July corn futures are 9 cent higher, while new-crop contracts are mostly 3 to 4 cents higher this morning.
- Traders are readying positions for USDA's reports Friday. The market expects USDA to cut nearly 2 million acres from its March estimate to 95.34 million acres.
- But historically, it is the Grain Stocks Report that spurs big market moves. Pre-report expectations are for grain stocks to come in at 2.856 billion bu. as of June 1, compared to 3.148 billion bu. last June.
- Meanwhile, ethanol production picked up last week to 885,000 barrels per day, up 12,000 bu. from the week prior. Ethanol stocks declined to 16.3 million barrels compared to 16.5 million barrels last week.
- Flooding in the Corn Belt is also raising corn production concerns. The Ohio Valley, which is actually in need of rain, is expected to receive several inches over the next few days.
- Otherwise, the market views the 6- to 10-day outlook for below-normal rain and below-average temps as favorable for the the western Belt.
Soybean futures are mixed amid some bull spreading, with July up 6 cents and deferred contracts mostly lower.
- A reminder of tight supplies is lifting old-crop futures this morning. Gulf soybean basis firmed 8 cents for immediate delivery and was 4 to 5 cents higher for July and August delivery this morning, pointing to improved demand.
- But buying interest in new-crop futures is being limited by expectations for USDA's reports Friday to point to a rebound in production for the coming marketing year.
- The market expects USDA to raise its soybean acreage estimate from March by 898,000 acres to 78.024 million acres.
- The market also expects USDA to peg soybean stocks as of June 1 at 441 million bu., which would be down 226 million bu. from last year at this time.
- While there is more rain in the near-term forecast, traders generally view the forecast as non-threatening for crop development.
Wheat futures are narrowly mixed at all three exchanges.
- Heavy rains in the eastern Midwest raises concerns about SRW wheat quality.
- Meanwhile, harvest in HRW wheat country is progressing rapidly thanks to dry, hot weather.
- Minneapolis wheat continues to benefit from concerns about slow planting and development in the region.
- Traders are also beginning to ready for Friday's key USDA reports. Traders look for USDA to trim spring wheat acreage from March intentions by around 584,000 acres to 12.117 million acres. All wheat acreage is expected to come in at 55.751 million acres, which would be down 689,000 acres from USDA's March estimate.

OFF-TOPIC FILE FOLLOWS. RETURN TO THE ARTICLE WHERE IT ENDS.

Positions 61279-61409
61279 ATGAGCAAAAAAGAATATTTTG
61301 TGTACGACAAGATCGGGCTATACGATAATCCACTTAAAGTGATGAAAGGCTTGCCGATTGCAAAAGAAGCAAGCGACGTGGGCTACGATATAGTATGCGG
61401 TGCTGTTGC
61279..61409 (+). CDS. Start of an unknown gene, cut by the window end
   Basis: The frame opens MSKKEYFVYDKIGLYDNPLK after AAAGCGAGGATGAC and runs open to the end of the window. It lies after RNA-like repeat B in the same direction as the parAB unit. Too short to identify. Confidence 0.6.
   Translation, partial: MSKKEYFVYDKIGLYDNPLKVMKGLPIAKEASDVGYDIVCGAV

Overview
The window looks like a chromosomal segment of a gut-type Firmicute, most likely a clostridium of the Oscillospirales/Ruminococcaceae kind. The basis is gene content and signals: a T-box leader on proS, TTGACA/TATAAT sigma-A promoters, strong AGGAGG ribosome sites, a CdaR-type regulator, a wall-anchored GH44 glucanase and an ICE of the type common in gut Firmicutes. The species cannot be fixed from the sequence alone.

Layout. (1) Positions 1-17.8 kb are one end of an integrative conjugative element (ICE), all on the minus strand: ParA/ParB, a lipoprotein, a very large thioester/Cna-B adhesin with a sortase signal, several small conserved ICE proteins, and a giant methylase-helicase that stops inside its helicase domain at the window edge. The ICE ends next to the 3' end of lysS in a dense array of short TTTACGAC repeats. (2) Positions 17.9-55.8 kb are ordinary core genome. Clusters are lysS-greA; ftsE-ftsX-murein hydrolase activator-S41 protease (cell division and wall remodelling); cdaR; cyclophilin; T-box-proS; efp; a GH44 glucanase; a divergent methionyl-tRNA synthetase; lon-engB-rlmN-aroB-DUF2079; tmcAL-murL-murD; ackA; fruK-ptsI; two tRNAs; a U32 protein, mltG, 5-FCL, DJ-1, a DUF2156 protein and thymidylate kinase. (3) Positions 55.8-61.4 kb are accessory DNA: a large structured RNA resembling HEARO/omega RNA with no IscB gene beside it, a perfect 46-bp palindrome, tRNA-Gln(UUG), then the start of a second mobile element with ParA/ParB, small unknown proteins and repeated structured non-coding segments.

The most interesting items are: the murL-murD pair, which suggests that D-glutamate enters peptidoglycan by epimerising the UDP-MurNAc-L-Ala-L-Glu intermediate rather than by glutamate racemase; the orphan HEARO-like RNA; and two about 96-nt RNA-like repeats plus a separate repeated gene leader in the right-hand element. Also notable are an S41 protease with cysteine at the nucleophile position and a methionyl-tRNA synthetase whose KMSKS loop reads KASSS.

- The market expects USDA to peg wheat stocks at 750 million bu., which is near in line with year-ago.
Live cattle futures got off to a choppy start but the market has since firmed to post slight gains. Feeder cattle futures are also enjoying slight gains.
- Live cattle futures are seeing some light short-covering ahead of the start of cash cattle trade. Last week, trade took place at $120 in the Southern Plains and at firmer prices in Iowa and Nebraska. Futures are trading at around a buck trade to the bulk of last week's cash action.
- Packers are enjoying wide profit margins, but showlist estimates are up slightly in Kansas and Texas, though they are down in Nebraska. However, 100-plus degree temps in the Southern and Central Plains are stressing livestock.
- Plus, the boxed beef market has failed to impress this week. Choice boxed beef values fell $1.68 and Select declined 66 cents Friday; movement picked up to 172 loads.
- Firmer corn prices are limiting buying in feeder cattle futures.
Lean hog futures got off to a mixed start, but they, too, have firmed to post slight gains.
- Lean hog futures are slightly firmer, but traders remain on watch for a seasonal top in both futures and the product market.
- The pork cutout value firmed 79 cents yesterday and movement improved to nearly 300 loads. This marked its 11th gain in 12 consecutive sessions.
- Cash hog bids are steady to lower again today as demand is limited ahead of the July Fourth holiday-shortened week.
- But the July contract continues to respect support at the psychological $100 mark. The roughly $3.50 premium the contract holds to the cash hog index is also limiting selling.
- Mexico announced it is blocking imports of U.S. live pigs in response to the PEDV situation, but the ban does not involve meat exports.